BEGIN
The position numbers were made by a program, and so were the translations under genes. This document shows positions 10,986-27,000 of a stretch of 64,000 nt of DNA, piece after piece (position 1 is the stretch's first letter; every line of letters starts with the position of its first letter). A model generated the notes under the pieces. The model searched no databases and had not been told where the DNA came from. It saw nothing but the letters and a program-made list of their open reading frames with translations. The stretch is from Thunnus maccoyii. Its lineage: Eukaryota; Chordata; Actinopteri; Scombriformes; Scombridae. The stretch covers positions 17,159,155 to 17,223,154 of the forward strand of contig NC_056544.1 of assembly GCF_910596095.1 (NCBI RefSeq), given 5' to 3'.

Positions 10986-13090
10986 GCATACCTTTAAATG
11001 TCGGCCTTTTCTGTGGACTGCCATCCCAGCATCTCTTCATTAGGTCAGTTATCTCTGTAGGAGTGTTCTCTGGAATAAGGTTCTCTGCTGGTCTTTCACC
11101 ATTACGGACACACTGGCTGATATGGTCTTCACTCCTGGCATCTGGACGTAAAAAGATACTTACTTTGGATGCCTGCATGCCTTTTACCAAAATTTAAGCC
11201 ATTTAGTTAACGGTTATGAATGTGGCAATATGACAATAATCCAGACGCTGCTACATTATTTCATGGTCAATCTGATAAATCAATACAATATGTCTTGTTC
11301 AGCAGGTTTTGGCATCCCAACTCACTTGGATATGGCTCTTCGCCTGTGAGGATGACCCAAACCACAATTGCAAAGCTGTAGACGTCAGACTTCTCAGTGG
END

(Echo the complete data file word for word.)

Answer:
The position numbers were made by a program, and so were the translations under genes. This document shows positions 10,986-27,000 of a stretch of 64,000 nt of DNA, piece after piece (position 1 is the stretch's first letter; every line of letters starts with the position of its first letter). A model generated the notes under the pieces. The model searched no databases and had not been told where the DNA came from. It saw nothing but the letters and a program-made list of their open reading frames with translations. The stretch is from Thunnus maccoyii. Its lineage: Eukaryota; Chordata; Actinopteri; Scombriformes; Scombridae. The stretch covers positions 17,159,155 to 17,223,154 of the forward strand of contig NC_056544.1 of assembly GCF_910596095.1 (NCBI RefSeq), given 5' to 3'.

Positions 10986-13090
10986 GCATACCTTTAAATG
11001 TCGGCCTTTTCTGTGGACTGCCATCCCAGCATCTCTTCATTAGGTCAGTTATCTCTGTAGGAGTGTTCTCTGGAATAAGGTTCTCTGCTGGTCTTTCACC
11101 ATTACGGACACACTGGCTGATATGGTCTTCACTCCTGGCATCTGGACGTAAAAAGATACTTACTTTGGATGCCTGCATGCCTTTTACCAAAATTTAAGCC
11201 ATTTAGTTAACGGTTATGAATGTGGCAATATGACAATAATCCAGACGCTGCTACATTATTTCATGGTCAATCTGATAAATCAATACAATATGTCTTGTTC
11301 AGCAGGTTTTGGCATCCCAACTCACTTGGATATGGCTCTTCGCCTGTGAGGATGACCCAAACCACAATTGCAAAGCTGTAGACGTCAGACTTCTCAGTGG